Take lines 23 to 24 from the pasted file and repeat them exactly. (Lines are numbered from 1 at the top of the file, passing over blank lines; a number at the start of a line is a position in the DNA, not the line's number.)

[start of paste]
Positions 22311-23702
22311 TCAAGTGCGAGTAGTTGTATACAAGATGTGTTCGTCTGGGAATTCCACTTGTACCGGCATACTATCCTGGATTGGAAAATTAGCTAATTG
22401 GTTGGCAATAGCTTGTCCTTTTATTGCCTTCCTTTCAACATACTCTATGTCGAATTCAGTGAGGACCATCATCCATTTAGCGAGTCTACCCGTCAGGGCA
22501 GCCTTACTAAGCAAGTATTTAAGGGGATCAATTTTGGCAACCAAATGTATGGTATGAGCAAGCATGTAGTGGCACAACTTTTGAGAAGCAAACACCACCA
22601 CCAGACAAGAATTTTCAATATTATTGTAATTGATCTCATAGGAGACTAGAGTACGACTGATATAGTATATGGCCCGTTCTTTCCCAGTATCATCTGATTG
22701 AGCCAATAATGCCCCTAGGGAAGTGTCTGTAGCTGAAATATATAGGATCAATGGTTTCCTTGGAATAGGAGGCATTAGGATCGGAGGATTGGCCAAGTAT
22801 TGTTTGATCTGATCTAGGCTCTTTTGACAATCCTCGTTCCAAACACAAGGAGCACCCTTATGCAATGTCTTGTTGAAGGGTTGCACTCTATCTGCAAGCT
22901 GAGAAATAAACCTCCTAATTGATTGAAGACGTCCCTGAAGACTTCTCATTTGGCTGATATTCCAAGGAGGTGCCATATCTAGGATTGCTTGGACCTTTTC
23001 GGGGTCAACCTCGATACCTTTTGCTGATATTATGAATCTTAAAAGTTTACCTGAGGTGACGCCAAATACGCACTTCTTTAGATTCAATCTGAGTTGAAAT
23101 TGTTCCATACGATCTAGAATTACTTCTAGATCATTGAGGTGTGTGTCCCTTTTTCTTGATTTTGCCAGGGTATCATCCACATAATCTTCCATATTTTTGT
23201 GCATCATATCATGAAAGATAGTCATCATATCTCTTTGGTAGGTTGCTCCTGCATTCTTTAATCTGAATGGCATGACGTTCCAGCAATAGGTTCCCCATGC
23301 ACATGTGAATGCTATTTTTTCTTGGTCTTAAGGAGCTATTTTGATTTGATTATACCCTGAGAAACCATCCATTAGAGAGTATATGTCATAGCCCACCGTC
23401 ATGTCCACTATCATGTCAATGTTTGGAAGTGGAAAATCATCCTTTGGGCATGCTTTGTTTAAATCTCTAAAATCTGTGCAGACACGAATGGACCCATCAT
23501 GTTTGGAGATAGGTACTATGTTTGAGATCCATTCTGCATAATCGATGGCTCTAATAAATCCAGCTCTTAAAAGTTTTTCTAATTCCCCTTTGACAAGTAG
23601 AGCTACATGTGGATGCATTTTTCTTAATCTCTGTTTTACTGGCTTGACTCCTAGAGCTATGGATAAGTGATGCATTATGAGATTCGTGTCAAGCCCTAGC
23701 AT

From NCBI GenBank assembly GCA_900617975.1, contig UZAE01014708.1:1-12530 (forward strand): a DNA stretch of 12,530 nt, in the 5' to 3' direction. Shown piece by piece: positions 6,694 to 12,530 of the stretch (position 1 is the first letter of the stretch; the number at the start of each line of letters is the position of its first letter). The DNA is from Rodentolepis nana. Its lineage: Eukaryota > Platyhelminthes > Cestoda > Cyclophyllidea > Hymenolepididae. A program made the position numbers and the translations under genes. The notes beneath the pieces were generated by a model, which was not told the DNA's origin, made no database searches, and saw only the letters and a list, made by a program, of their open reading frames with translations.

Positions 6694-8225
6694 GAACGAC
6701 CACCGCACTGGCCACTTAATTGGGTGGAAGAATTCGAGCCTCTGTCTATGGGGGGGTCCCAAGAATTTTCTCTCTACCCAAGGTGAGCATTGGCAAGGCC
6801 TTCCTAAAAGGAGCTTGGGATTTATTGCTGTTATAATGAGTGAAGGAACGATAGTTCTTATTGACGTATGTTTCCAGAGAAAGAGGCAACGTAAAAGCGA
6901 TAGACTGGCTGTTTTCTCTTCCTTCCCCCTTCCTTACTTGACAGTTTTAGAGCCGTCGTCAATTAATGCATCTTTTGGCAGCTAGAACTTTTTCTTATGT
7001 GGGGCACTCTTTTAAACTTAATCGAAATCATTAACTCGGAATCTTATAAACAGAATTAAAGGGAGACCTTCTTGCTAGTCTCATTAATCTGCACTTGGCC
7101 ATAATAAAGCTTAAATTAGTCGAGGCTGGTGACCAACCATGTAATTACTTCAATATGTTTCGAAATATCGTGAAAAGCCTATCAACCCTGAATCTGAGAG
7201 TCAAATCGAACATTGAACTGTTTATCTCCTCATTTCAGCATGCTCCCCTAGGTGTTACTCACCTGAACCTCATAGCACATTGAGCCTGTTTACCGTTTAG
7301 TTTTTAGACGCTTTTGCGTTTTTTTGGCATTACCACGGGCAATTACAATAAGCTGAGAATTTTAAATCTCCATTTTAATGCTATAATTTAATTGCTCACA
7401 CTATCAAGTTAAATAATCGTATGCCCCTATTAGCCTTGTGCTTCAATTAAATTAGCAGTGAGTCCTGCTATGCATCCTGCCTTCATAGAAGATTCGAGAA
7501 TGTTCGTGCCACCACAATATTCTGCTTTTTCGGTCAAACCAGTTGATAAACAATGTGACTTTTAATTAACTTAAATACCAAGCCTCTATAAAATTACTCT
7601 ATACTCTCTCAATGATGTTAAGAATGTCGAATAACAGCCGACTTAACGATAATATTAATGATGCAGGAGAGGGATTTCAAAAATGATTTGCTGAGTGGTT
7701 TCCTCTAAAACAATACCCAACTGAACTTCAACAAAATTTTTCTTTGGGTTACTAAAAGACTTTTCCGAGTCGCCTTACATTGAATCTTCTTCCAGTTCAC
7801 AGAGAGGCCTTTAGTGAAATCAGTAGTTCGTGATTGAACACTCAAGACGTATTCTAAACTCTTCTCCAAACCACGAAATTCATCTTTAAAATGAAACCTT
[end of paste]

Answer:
7001 GGGGCACTCTTTTAAACTTAATCGAAATCATTAACTCGGAATCTTATAAACAGAATTAAAGGGAGACCTTCTTGCTAGTCTCATTAATCTGCACTTGGCC
7101 ATAATAAAGCTTAAATTAGTCGAGGCTGGTGACCAACCATGTAATTACTTCAATATGTTTCGAAATATCGTGAAAAGCCTATCAACCCTGAATCTGAGAG